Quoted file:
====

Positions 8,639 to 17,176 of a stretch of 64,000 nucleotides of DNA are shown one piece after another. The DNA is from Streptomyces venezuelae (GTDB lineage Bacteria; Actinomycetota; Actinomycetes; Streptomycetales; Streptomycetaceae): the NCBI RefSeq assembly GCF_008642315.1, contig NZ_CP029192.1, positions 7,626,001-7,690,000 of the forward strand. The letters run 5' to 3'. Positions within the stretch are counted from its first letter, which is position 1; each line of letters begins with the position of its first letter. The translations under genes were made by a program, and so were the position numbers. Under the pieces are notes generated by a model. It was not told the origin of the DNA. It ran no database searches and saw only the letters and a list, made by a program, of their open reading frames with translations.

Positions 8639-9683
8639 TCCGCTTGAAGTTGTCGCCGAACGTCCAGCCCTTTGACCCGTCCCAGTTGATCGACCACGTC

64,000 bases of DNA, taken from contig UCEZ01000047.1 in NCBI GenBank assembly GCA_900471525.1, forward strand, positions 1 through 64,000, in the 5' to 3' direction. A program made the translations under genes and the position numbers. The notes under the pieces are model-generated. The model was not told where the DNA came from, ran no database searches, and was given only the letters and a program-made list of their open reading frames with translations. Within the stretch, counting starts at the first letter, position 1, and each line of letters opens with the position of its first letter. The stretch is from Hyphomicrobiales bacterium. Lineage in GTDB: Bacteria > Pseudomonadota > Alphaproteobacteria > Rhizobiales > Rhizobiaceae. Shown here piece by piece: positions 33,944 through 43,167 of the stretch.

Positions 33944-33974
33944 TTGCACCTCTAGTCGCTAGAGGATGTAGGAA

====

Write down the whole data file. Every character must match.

Positions 8,639 to 17,176 of a stretch of 64,000 nucleotides of DNA are shown one piece after another. The DNA is from Streptomyces venezuelae (GTDB lineage Bacteria; Actinomycetota; Actinomycetes; Streptomycetales; Streptomycetaceae): the NCBI RefSeq assembly GCF_008642315.1, contig NZ_CP029192.1, positions 7,626,001-7,690,000 of the forward strand. The letters run 5' to 3'. Positions within the stretch are counted from its first letter, which is position 1; each line of letters begins with the position of its first letter. The translations under genes were made by a program, and so were the position numbers. Under the pieces are notes generated by a model. It was not told the origin of the DNA. It ran no database searches and saw only the letters and a list, made by a program, of their open reading frames with translations.

Positions 8639-9683
8639 TCCGCTTGAAGTTGTCGCCGAACGTCCAGCCCTTTGACCCGTCCCAGTTGATCGACCACGTC

64,000 bases of DNA, taken from contig UCEZ01000047.1 in NCBI GenBank assembly GCA_900471525.1, forward strand, positions 1 through 64,000, in the 5' to 3' direction. A program made the translations under genes and the position numbers. The notes under the pieces are model-generated. The model was not told where the DNA came from, ran no database searches, and was given only the letters and a program-made list of their open reading frames with translations. Within the stretch, counting starts at the first letter, position 1, and each line of letters opens with the position of its first letter. The stretch is from Hyphomicrobiales bacterium. Lineage in GTDB: Bacteria > Pseudomonadota > Alphaproteobacteria > Rhizobiales > Rhizobiaceae. Shown here piece by piece: positions 33,944 through 43,167 of the stretch.

Positions 33944-33974
33944 TTGCACCTCTAGTCGCTAGAGGATGTAGGAA